“The biggest accomplishment I think was finishing my tour, doing my shows every night. And dealing with the challenges of being a mother. That’s always the challenge for me. Being a good mother, being an artist, getting through it all,” the “Material Girl” singer told reporters on the New York red carpet.
Madonna, 58, who has four children, in March completed her 82-show “Rebel Heart” world tour while embroiled in a legal battle over the custody of her 16 year-old son Rocco with ex-husband Guy Ritchie.
Rocco left Madonna during the tour to live with Ritchie in London. The dispute was settled in September.
The Rolling Stones on Friday scored their first British number one album in over 20 years, a day after frontman Mick Jagger became a father for the eighth time, aged 73.
“Blue & Lonesome”, a tribute to the blues legends who inspired the iconic British band, sold 106,000 copies, making it the second-highest opening-week sales for an album in 2016, behind David Bowie’s “Blackstar”.
“We are absolutely delighted with the success of ‘Blue & Lonesome’ in the UK and around the world,” said the band, according to the Official Charts Company.
It is the band’s first album to feature only cover songs, drawn exclusively from the 1950s blues scene of Chicago.
“This album is a homage to our favourites, people that kicked us off in playing music, that was the reason we started a band,” charismatic singer Jagger said.
Songs by Little Walter, Eddie Taylor, Howlin’ Wolf, Magic Sam, Jimmy Reed and Willie Dixon all feature on the record.
Completing the full circle, the band recorded the album at the British Grove Studios, close to the west London pubs where they honed their all-conquering sound in the early 1960s.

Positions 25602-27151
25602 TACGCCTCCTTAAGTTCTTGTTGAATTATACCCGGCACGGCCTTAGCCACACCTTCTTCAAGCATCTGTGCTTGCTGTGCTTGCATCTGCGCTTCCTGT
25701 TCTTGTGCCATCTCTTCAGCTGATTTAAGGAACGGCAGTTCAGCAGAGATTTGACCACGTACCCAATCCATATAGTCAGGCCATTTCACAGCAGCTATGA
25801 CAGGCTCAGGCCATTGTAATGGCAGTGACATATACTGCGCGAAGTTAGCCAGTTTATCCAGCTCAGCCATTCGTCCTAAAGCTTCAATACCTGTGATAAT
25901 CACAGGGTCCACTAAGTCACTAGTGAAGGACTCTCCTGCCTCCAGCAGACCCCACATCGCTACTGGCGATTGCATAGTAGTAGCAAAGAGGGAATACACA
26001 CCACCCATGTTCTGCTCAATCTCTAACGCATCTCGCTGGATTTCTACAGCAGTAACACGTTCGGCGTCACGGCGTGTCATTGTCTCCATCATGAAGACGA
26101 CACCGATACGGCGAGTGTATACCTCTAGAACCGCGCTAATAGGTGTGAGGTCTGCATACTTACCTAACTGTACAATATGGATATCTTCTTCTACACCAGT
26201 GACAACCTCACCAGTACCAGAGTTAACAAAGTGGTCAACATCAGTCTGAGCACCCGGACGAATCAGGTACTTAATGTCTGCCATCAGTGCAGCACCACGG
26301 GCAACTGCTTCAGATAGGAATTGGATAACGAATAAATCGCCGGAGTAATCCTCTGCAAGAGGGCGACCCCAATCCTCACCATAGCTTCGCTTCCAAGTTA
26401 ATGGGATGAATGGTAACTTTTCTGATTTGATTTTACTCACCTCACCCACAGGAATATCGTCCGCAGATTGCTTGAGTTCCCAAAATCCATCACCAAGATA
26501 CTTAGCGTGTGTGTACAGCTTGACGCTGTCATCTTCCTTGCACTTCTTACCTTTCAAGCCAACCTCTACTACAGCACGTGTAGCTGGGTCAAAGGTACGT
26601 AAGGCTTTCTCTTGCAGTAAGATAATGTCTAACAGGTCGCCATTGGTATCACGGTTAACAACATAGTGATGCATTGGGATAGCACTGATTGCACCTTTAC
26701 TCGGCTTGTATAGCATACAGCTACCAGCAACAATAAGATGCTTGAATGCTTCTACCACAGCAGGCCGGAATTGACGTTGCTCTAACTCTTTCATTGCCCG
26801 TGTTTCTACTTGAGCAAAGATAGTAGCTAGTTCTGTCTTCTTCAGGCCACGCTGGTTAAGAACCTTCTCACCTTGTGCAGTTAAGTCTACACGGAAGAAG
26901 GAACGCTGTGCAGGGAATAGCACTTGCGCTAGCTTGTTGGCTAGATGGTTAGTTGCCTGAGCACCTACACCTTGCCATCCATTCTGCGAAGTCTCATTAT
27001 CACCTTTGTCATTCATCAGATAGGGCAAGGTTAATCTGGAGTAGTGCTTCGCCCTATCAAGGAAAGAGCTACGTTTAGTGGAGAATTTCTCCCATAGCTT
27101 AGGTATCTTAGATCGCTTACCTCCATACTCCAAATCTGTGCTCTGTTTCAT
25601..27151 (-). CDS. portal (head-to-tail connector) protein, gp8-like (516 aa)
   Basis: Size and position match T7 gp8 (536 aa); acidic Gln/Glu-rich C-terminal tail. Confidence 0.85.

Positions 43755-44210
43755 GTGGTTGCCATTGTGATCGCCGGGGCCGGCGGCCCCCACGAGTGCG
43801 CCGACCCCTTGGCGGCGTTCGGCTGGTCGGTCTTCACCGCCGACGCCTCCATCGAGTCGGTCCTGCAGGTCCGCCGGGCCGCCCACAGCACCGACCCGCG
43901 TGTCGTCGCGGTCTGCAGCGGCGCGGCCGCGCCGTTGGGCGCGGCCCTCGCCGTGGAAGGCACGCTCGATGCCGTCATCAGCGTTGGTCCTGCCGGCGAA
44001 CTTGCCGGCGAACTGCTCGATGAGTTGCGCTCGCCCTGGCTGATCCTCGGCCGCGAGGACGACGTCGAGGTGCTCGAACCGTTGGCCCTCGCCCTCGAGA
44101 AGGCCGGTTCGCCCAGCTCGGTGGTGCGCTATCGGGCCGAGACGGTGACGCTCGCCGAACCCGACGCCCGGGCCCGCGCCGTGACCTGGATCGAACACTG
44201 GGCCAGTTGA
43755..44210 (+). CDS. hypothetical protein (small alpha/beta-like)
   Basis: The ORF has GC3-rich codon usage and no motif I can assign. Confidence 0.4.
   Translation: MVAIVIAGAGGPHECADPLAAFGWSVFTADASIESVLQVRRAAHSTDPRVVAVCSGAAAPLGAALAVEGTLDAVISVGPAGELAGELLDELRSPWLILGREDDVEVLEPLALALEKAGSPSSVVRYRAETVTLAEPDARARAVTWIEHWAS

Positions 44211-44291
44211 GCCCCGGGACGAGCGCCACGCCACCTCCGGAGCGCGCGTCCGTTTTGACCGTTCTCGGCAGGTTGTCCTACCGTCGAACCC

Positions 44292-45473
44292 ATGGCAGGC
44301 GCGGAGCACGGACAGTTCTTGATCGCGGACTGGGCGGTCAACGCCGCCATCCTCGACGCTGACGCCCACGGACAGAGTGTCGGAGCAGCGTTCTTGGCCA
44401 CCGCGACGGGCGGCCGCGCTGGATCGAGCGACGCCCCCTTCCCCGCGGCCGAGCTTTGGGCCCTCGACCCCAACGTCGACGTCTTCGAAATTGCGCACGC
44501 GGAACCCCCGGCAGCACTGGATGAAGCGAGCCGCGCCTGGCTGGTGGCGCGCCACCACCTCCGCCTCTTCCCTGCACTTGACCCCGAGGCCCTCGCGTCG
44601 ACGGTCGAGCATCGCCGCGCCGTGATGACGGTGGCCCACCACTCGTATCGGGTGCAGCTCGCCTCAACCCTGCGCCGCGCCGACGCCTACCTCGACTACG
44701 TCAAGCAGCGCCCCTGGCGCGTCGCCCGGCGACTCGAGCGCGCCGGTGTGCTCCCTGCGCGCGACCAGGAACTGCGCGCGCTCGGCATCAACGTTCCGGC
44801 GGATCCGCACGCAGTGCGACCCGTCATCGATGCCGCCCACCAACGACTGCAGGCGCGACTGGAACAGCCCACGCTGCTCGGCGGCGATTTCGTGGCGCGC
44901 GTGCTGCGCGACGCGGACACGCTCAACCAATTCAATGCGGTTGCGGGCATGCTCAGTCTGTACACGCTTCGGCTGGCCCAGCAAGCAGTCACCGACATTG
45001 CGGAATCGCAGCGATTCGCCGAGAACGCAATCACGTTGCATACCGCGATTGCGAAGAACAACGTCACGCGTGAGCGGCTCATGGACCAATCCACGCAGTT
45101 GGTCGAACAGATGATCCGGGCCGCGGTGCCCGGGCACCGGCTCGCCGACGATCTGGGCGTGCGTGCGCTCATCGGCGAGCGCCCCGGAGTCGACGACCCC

The band’s last studio album to score a home number one was 1994’s “Voodoo Lounge”, although a re-release of their 1972 “Exile on Main St” became number one in 2010.
Their “Bridges to Babylon” (1997) reached number six and 2005’s “A Bigger Bang” peaked at number two.
It is their 10th chart-topping studio album in Britain, the first coming in 1964 with their eponymous debut.
Jagger was already celebrating after his 29-year-old ballerina partner Melanie Hamrick gave birth to a son in New York on Thursday.
Madness, “Can’t Touch Us Now” (UMe)
“Can’t Touch Us Now” is an invitation into the Madness carnival of sounds, brimming with intriguing, colorful characters.
One of the most British of bands and some energetic concert performers, Madness bring the goods in familiarly entertaining fashion, sustaining the strong resurgence on their third album since 2009.
Having long expanded from their ska-punk beginnings, the band is deft in a wide array of styles and rhythms, blending pop, soul and reggae. The lyrics carry plenty of whimsy and nostalgia and if the tunes drag a bit here and there, there’s enough energy to feed the festivities.
Songwriting duties of the 16 tracks are spread out among the band, now a sextet after the departure of Chas Smash.
Lead singer Suggs contributes touching portraits of Amy Winehouse (“the voice of fallen angels”) on “Blackbird” and of a legendary West End homeless woman on “Pam The Hawk,” whose “toothless smile laughs like a machine gun” as she pours her coins in slot machines.
The album’s first single was “Mr. Apples,” a less sympathetic but wholly believable depiction of a wholesome citizen by day who spends his nights on the wrong side of town.
“Herbert” is a terrified ode to a prospective father-in-law who happens to be a preacher and has a shotgun to make sure his daughter is honored correctly. The Ian Dury-like rhymes (hotelier/derriere, Herbert/sherbet) amplify the fun.